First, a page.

In the old West, businessman and rogue Bartholomew Bogue (Peter Sarsgaard) has his eye on the small town of Rose Creek, which happens to be home to a literal gold mine. When Bogue kills several of the town’s men and gives everyone else three weeks to decide whether or not to sell to him, Emma Cullen (Haley Bennett) sets out to round up outlaws whose loyalty can be bought, in order to protect the town from Bogue and his men.
A remake of a remake of a remake, it seems like The Magnificent Seven is another remake that is surplus to requirements – and in many ways it is – but there is enough in the film to keep audiences interested, even if this new version of the story of gunslingers fighting for the little guys is heavy on action and light on plot.
The seven are made up of Chris Pratt, Denzel Washington, Ethan Hawke, Vincent D’Onofrio, Byung-hun Lee, Manuel Garcia-Rulfo and Martin Sensmeier. Each of them do fine in their role, although they are never really given a chance to be anything other than superficial. It is obvious that the seven have fun with their roles though – especially Chris Pratt and Ethan Hawke – and their enthusiasm is infectious. The rest of the cast is made up of Haley Bennett, Matt Bomer and Peter Sarsgaard, whose villain is just the right amount of oily and sinister.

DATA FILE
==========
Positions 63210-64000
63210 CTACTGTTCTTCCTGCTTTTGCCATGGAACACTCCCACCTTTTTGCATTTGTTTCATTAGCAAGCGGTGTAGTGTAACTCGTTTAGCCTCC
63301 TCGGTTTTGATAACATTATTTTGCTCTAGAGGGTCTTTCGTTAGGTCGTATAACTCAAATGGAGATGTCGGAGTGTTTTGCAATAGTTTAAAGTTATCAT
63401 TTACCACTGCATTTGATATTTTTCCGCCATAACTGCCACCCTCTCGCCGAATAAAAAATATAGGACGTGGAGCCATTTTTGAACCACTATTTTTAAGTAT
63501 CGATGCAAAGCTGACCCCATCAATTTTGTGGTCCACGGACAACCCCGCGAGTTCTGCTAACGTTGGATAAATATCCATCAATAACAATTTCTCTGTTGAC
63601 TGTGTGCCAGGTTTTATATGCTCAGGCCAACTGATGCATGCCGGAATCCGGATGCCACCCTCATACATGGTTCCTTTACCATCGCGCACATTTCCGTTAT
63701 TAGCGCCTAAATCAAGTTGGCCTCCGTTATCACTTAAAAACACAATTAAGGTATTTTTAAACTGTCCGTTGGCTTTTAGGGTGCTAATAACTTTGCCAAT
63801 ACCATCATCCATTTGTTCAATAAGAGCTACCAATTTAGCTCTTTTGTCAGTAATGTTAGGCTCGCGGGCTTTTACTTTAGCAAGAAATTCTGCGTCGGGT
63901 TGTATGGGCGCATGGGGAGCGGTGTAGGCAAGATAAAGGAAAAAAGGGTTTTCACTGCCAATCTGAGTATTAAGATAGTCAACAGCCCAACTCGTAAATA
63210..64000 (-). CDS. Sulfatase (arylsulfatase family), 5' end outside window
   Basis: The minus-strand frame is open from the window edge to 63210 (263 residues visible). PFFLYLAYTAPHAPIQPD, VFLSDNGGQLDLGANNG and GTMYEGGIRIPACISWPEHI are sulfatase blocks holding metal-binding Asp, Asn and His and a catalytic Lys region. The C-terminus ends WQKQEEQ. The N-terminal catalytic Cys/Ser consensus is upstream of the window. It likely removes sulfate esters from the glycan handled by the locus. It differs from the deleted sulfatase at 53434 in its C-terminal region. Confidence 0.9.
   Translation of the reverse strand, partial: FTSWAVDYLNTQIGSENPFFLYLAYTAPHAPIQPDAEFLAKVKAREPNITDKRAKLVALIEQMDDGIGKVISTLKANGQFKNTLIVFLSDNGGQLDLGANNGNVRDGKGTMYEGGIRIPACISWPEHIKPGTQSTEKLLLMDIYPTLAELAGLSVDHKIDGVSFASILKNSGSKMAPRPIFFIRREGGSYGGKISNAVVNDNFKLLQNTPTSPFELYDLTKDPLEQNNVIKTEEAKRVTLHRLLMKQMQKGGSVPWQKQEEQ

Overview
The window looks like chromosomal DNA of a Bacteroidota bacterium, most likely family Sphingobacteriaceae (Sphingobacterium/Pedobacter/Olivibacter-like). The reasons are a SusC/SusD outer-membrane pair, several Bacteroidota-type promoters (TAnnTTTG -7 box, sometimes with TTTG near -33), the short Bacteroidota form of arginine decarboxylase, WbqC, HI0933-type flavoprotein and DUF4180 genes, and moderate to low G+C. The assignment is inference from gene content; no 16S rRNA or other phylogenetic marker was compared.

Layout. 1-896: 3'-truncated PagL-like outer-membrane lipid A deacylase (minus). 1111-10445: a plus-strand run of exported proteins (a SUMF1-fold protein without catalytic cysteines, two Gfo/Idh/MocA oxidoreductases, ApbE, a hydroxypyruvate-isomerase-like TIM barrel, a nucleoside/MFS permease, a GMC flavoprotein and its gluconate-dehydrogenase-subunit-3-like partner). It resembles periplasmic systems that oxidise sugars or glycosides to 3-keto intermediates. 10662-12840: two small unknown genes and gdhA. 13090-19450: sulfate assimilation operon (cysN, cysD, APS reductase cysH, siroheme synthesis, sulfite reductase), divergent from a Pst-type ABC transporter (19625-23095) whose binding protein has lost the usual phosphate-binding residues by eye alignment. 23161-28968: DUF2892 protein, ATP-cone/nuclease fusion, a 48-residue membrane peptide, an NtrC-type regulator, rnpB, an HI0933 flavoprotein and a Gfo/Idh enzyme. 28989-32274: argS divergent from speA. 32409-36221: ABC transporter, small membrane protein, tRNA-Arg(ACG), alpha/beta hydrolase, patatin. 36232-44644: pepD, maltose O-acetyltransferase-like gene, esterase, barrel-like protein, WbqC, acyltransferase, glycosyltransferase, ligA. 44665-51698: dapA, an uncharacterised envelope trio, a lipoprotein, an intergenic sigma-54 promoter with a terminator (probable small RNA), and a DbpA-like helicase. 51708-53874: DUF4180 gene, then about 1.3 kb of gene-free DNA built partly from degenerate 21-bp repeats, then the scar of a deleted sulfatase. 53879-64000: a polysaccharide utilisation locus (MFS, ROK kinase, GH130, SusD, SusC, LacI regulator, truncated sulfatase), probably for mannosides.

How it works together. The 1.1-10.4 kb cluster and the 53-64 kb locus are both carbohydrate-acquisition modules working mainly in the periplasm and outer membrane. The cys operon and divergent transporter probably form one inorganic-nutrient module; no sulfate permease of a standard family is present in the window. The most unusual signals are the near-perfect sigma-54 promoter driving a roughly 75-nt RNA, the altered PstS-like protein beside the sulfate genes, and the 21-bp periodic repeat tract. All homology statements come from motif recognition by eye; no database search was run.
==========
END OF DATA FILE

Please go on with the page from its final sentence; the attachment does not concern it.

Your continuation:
Richard Wenk and Nic Pizzolatto’s screenplay – adapsted from Seven Samurais, not the 1960 film, for those curious – is fine, but the dialogue is nothing special and the story often runs a little thin. None of the characters are particularly well fleshed out, and we learn how the characters know one another but never truly discover their motivations in taking on a fight that isn’t theirs.
As director, Antoine Fuqua keeps the film moving at a steady pace for the first two acts, before the final set piece arrives and sucks any sense of urgency out of the film. The performances from the cast are fine, but most are one note and, as mentioned, the audience never really gets to know anything about this merry band of anti-heroes, leading to an emotional disconnect with the film. That said, The Magnificent Seven is beautifully shot, and shows off Monument Valley – made famous by so many great Westerns – to great effect.
In all, The Magnificent Seven is a remake we didn’t need, but there is fun to be had here. The cast do fine with the little they are given, and the film looks beautiful, it just needed stronger character development and some better pacing in the final act.